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Industry chiefs issue joint call to action over aviation sustainability
Aviation CTOs say flying now uses 80 per cent less fuel per revenue passenger km than it did 50 years ago, but more must be done. They have released their companies' plans on future sustainability efforts.

The chief technology officers of seven aerospace manufacturers have reaffirmed their commitment to achieving more sustainable aviation and to reaching industry-wide Air Transport Action Group targets at a pre-COP26 event in London. This statement updates a commitment made in June 2019 as part of a shared position to support the aviation sector's ambition to achieve net zero carbon emissions by 2050.

The CTOs of Airbus, Boeing, Dassault Aviation, GE Aviation, Pratt & Whitney, Rolls-Royce and Safran will also issue a call to action to policymakers, research institutions, suppliers, fuel producers and airport operators to build on the progress made in recent years and deliver on the aviation sector's sustainability agenda.

They will work together on three core areas of aviation technology: advancing aircraft and engine design and technology; supporting increased availability and adoption of SAF as well as investigating hydrogen as a fuel of the future; continuing to develop novel technologies that will eventually enable net zero carbon aviation while maintaining the safety and quality standards of the industry.

The seven CTOs, whose firms have spent over $75 billion in R&D combined over the past five years, are calling for a sustained and planned approach from policymakers to support the development of novel technologies and stimulate the ramp-up of SAF and green hydrogen production capacity. They want a globally consistent approach to regulation and certification standards; collaboration between research institutions and aerospace suppliers in the development of the new technologies; investment in SAF production capacity by fuel producers; and investment by airport operators in the infrastructure required to support novel aviation technologies.

Some steps have already been taken by the seven companies since the 2019 joint commitment. Airbus aims to deliver zero-emission aircraft by 2035, unveiling three hydrogen-powered concept aircraft. The company is also engaged in 100 per cent SAF climate-impact projects that are a part of its overall roadmap towards certification for the entry into service of 100 per cent SAF on its fleet by 2030.

Boeing committed its commercial aircraft to be capable of flying on 100 per cent SAF by 2030. It continues to test new technologies on its ecoDemonstrator programme and partnered with SkyNRG and SkyNRG Americas to scale up SAF. With Kitty Hawk it formed Wisk, a joint venture to advance the future of urban air mobility with more than 1,500 test flights of its self-flying, all-electric air taxi. And it completed a fifth hydrogen flight test programme, this time with subsidiary Insitu on their ScanEagle3 unmanned aerial vehicle, that was powered by a proton exchange membrane (PEM) hydrogen fuel cell.

Dassault Aviation actively promotes the use of SAF and its Falcon range is already SAF-compatible. Within Clean Sky 2 at the European level and France's civil aviation research council (Corac), its work focuses on lowering fuel consumption by reducing aircraft drag and weight. With the European Sesar programme, the company is working to improve flight efficiency and fuel consumption through the use of specially-tailored flight paths. Dassault is also involved in Corac projects related to the use of hydrogen in future aircraft.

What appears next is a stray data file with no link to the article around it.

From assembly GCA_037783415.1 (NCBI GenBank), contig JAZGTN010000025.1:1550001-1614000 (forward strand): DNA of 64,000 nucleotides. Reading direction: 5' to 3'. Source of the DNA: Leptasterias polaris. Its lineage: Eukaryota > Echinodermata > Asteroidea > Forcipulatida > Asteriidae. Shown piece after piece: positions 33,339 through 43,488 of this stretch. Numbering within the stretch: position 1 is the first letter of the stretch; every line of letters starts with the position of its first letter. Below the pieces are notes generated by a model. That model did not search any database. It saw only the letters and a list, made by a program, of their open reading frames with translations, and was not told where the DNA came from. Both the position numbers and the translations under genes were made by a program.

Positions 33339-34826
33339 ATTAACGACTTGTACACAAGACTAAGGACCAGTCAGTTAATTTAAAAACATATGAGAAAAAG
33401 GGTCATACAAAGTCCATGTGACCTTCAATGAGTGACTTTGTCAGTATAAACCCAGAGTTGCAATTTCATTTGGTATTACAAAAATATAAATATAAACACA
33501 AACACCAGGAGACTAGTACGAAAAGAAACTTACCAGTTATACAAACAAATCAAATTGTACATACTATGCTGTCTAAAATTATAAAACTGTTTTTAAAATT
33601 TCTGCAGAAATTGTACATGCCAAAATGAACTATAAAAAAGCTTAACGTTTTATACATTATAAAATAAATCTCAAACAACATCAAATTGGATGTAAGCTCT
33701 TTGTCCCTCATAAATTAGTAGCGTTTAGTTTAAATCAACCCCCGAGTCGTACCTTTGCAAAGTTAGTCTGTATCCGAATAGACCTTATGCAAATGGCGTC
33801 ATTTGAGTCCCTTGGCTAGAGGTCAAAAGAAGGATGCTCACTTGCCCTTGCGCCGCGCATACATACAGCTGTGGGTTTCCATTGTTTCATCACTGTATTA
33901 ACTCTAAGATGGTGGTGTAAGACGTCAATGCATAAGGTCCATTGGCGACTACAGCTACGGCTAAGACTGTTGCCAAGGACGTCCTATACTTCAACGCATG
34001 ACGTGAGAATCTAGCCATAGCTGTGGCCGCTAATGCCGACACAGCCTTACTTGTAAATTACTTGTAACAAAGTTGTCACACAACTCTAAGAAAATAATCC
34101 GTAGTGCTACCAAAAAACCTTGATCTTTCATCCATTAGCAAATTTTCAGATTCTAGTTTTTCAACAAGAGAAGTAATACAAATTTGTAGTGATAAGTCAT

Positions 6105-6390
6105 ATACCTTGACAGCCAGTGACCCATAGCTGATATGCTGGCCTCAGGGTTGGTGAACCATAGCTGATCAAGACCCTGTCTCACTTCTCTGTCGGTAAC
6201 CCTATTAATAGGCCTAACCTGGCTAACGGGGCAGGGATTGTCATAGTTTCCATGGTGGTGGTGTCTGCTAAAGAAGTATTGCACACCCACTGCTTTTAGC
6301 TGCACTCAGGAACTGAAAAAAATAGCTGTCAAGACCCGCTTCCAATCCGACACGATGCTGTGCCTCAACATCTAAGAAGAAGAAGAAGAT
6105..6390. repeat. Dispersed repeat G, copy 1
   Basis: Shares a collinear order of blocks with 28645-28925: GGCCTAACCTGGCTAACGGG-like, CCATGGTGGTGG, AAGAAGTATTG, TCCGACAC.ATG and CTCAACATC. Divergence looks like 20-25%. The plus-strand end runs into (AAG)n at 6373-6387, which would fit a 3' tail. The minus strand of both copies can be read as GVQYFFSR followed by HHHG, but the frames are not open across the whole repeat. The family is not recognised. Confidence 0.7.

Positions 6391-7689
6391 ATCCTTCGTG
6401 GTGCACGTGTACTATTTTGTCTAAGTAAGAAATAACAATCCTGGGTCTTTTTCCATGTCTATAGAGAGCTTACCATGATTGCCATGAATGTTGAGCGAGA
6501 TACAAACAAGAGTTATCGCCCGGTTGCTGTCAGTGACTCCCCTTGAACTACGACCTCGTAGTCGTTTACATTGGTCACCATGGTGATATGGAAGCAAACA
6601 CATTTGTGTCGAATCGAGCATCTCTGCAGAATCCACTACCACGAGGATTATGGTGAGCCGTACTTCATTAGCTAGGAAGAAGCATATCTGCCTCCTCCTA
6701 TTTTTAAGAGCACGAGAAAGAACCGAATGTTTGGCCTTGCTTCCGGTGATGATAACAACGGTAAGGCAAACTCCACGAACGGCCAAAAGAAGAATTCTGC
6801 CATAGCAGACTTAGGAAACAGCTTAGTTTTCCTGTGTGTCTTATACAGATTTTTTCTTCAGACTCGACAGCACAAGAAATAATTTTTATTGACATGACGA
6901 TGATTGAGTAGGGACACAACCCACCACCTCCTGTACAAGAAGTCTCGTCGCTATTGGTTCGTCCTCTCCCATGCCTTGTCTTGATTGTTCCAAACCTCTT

GE Aviation is maturing a megawatt-class integrated hybrid electric powertrain to demonstrate flight readiness for single aisle aircraft with NASA, and is leading industry efforts to define standards for 100 per cent SAF.

GE and Safran jointly launched the CFM RISE (Revolutionary Innovation for Sustainable Engines) programme in June 2021 to demonstrate and mature disruptive technologies including open fan and hybrid electric, targeting more than 20 per cent lower fuel consumption and CO2 emissions compared to today's most efficient engines.

Pratt & Whitney is developing a hybrid-electric flight demonstrator in partnership with De Havilland Canada, Collins Aerospace and the Canadian government, targeting a 30 per cent improvement in fuel efficiency and CO2 emissions compared to current regional turboprop aircraft. It is also developing technologies for a more efficient engine core and recently opened an engineering and development facility in Carlsbad, California, dedicated to ceramic matrix composites to support this effort. It is continuing to validate engines operating with up to 100 per cent SAF.

Rolls-Royce has joined the UN Race to Zero and has pledged to prove all its Trent engines, accounting for 40 per cent of the world's long-haul fleet, are compatible with 100 per cent SAF by 2023, aligned with the UN Race to Zero breakthrough on SAF take up by 2030. It has tied its SAF compatibility goals to executive remuneration, has tested two widebody and one business jet engine types on 100 per cent SAF, and signed an MoU with Shell agreeing to develop and accelerate SAF use. It has developed and flown what it expects to be the fastest all-electric aircraft and signed agreements in the all-electric and UAM markets with customers to power products due to fly by the middle of this decade.

Safran has created a strategic partnership with TotalEnergies to accelerate the reduction of CO2 emissions by jointly working for the development and deployment of SAF that could completely replace fossil kerosene in current and future engines. Safran and Airbus will leverage the skills and test facilities of their JV ArianeGroup to prepare hydrogen technologies for aviation.

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